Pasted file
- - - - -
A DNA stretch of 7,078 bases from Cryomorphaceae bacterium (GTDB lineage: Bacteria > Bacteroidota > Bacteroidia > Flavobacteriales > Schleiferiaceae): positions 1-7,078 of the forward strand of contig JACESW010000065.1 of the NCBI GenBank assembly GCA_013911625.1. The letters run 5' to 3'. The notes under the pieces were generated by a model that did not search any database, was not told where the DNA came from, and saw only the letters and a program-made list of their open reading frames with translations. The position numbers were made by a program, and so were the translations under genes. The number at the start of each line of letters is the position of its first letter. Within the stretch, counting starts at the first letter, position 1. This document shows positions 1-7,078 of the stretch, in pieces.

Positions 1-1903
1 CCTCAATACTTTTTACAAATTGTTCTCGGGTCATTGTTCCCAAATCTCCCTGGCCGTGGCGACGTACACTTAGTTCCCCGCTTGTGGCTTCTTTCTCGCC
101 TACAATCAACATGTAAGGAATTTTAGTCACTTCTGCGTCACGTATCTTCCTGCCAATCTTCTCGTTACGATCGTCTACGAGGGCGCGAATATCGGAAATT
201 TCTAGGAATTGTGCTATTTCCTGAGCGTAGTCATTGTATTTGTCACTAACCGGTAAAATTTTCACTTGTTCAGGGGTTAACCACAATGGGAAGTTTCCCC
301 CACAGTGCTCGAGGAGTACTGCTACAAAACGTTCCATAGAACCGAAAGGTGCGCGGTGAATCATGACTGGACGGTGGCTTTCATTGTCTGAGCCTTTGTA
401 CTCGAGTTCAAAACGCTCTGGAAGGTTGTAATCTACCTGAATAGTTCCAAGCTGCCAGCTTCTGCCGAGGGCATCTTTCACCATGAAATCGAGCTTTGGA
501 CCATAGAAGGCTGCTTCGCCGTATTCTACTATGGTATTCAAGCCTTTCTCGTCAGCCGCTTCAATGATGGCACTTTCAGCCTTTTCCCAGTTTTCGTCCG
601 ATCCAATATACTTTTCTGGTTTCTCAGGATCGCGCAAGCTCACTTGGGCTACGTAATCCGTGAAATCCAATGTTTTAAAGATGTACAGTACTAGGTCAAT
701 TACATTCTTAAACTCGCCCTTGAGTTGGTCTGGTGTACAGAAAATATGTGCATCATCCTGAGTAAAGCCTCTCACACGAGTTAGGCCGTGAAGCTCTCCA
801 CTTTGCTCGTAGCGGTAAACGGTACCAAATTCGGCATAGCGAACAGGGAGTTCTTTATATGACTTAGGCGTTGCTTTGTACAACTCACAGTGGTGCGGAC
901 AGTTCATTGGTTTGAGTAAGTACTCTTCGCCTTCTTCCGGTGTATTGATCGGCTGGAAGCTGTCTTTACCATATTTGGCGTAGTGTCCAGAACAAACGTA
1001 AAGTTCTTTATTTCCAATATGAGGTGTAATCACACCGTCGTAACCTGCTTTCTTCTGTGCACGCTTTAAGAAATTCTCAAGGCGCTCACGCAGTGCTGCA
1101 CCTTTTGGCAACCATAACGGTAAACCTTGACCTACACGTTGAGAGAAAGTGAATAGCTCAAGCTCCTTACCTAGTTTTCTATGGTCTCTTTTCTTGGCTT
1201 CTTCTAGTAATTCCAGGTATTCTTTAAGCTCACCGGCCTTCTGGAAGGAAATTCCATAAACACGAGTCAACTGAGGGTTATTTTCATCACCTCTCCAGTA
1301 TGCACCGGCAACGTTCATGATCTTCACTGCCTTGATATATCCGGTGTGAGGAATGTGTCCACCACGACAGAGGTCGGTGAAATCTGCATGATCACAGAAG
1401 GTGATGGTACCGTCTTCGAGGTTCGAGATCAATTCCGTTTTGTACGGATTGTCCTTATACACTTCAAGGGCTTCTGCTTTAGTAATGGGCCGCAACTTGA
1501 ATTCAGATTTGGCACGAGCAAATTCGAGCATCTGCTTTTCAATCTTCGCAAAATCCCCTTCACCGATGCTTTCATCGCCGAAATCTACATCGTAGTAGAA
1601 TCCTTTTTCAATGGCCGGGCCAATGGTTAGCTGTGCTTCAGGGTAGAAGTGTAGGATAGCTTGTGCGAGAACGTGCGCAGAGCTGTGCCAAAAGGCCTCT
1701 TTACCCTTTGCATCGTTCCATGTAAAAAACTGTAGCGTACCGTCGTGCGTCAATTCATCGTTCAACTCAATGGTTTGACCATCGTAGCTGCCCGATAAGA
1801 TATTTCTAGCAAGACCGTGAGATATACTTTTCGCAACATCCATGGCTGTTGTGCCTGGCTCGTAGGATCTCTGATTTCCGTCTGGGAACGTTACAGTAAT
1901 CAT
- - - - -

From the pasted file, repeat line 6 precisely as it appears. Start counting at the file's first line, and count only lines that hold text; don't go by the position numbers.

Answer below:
301 CACAGTGCTCGAGGAGTACTGCTACAAAACGTTCCATAGAACCGAAAGGTGCGCGGTGAATCATGACTGGACGGTGGCTTTCATTGTCTGAGCCTTTGTA